Millions of kids in Florida, Texas, and Arizona are compelled to wear masks to school, as school boards in predominantly Democratic districts impose anti-COVID rules in defiance of their Republican governors.
Millions of children in Florida, Texas, and Arizona are now obliged to wear masks in class after school boards in predominantly Democratic states disobeyed Republican governors and mandated the use of facial coverings.
The three states are all hotspots for the recent COVID-19 outbreak in the United States, and defiant school boards in Miami, Dallas, Houston, and Phoenix, among other cities, argue that requiring masks protects students, teachers, and staff from contracting and spreading the virus as many pediatric hospitals fill.
Districts frequently reference the Centers for Disease Control and Prevention, which recommends that all teachers, staff, and students wear masks regardless of vaccination status.
“This monster (the virus) is not playing games with us,” Marcia Andrews, a member of the Palm Beach County, Florida, school board, told the Palm Beach Post this week as the board approved a mask rule. “I’m not interested in witnessing a child die.”
The governors say that masks inhibit learning and do nothing to prevent the spread of the virus, although children seldom become really ill from the disease. They argue such requirements infringe on parents’ rights to decide how to best safeguard their children.
“Texans, not government, should determine their best health practices, which is why masks will not be imposed by public school districts or government entities,” Texas Gov. Greg Abbott said in announcing the state’s prohibition on municipal mask mandates.
Florida Gov. Ron DeSantis referenced a Brown University research that investigated schools in New York, Florida, and Massachusetts in a July executive order prohibiting masks. He stated that research demonstrated that masks in schools made no impact, but omitted one caveat: It studied instances connected with schools, not cases distributed inside schools.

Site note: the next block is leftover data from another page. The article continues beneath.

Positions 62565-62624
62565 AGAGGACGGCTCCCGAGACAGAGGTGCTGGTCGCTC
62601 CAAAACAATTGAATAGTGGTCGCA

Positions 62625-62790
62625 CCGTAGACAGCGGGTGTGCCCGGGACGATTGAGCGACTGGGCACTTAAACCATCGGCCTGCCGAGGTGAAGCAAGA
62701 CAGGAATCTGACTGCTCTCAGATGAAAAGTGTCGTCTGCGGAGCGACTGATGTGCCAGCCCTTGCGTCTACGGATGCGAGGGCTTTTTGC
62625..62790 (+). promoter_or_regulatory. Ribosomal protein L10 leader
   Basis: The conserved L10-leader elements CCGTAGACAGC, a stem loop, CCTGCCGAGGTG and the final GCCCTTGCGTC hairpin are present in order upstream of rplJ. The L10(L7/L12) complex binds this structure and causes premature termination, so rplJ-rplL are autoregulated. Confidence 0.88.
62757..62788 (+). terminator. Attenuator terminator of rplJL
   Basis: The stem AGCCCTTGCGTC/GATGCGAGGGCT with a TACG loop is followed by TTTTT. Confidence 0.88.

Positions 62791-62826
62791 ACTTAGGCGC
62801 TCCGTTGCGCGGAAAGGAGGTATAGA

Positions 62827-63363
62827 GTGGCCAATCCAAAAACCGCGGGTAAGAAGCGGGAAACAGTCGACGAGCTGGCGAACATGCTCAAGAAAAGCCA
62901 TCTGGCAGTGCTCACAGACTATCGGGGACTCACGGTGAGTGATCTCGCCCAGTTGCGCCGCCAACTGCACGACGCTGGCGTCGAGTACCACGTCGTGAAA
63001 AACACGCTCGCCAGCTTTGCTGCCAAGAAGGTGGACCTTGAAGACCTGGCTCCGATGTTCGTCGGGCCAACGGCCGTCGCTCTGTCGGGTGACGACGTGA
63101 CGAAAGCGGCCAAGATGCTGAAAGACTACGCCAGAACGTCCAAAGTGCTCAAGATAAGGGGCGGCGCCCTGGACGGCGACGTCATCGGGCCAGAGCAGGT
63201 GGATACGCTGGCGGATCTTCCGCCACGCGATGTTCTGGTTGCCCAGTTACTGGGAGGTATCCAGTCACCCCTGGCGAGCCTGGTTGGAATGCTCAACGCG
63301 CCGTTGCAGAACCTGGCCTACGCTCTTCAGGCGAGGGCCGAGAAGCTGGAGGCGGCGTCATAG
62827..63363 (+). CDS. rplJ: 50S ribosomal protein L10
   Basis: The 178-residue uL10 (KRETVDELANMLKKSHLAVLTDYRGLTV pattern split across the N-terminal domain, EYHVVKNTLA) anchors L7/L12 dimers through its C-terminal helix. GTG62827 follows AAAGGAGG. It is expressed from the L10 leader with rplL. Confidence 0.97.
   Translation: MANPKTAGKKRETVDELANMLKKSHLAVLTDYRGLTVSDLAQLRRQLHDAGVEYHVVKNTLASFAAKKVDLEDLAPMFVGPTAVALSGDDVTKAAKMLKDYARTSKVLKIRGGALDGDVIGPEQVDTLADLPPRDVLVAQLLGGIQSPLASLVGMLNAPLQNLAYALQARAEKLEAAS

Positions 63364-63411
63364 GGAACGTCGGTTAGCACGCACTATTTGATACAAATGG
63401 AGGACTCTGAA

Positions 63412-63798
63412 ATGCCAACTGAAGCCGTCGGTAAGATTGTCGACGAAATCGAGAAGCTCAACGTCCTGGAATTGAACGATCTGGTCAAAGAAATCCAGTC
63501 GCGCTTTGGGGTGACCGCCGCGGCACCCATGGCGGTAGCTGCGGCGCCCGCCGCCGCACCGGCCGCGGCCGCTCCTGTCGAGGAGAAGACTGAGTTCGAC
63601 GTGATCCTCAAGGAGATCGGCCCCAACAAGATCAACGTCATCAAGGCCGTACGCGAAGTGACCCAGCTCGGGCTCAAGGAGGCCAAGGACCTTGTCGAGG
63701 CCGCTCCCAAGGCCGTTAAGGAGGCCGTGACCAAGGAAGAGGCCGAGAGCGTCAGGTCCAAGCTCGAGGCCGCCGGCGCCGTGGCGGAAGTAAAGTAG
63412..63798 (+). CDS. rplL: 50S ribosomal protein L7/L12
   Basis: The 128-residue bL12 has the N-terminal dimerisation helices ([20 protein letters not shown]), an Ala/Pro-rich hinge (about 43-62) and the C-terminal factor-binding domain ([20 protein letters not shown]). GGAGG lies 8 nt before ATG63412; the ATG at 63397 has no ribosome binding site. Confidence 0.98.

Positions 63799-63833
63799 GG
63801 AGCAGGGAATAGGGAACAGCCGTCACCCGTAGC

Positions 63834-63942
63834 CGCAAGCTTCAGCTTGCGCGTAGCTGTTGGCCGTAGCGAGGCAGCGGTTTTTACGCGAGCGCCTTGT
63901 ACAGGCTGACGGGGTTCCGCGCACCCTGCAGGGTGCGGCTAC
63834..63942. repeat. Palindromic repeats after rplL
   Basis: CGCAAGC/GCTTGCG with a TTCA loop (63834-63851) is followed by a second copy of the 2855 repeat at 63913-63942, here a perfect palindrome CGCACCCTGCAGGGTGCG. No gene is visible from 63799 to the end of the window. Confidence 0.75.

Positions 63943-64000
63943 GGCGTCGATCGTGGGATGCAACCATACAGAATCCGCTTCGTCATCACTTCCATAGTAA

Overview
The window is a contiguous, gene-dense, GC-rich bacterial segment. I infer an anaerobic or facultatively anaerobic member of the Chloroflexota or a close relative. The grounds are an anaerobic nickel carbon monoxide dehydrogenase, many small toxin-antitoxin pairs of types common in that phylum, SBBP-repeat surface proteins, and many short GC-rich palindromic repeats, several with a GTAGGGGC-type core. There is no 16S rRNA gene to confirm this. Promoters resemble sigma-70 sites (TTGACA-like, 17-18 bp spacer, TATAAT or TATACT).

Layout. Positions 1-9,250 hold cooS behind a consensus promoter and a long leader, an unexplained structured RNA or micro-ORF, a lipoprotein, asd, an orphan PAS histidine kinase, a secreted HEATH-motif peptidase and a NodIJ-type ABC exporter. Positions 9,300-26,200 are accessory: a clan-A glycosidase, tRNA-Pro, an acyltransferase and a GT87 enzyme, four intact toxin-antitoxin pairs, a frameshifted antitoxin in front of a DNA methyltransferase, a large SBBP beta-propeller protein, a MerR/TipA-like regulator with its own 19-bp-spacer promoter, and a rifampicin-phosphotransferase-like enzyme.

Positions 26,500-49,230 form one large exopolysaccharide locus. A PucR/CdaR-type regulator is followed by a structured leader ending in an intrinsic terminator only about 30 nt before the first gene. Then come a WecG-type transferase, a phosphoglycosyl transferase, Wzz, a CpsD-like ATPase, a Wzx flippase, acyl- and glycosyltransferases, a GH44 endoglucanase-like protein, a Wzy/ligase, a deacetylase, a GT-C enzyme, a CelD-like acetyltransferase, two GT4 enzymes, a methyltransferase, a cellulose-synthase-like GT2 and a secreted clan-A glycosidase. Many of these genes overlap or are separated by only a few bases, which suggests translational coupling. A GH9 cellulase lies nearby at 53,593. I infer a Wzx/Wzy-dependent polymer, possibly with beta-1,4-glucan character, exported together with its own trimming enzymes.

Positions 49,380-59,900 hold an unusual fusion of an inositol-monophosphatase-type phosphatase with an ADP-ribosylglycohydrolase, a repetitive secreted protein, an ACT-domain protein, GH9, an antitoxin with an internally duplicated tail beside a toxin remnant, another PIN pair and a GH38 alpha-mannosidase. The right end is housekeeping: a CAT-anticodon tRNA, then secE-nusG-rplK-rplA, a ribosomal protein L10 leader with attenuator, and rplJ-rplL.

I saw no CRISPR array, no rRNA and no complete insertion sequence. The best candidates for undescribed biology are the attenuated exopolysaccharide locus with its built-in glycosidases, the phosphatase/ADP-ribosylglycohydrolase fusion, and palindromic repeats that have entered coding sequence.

Emily Oster, a Brown economist who was one of the research’s authors, subsequently stated that she was not contacted by the governor and that the study used data from before the development of the more infectious delta form. She is an advocate for the use of masks in classrooms.
Dr. Jessica Snowden, a pediatric infectious disease expert at Arkansas Children’s Hospital, said that when used regularly, masks have been shown to reduce the transmission of the infection among children. She said that the delta variation infects children more frequently and makes them worse than the variants from the previous year and that masks have no effect on learning.
“There is a wealth of data that masking is beneficial, and there is no evidence that it is harmful,” she added. “Children are far more adaptive than adults.”
Florida and Texas together account for 15% of the US population yet account for 28% of recent COVID-19 cases, according to the CDC, and both states’ hospitalization rates have skyrocketed in the last two months. COVID-19 cases in Arizona have increased sixfold since June.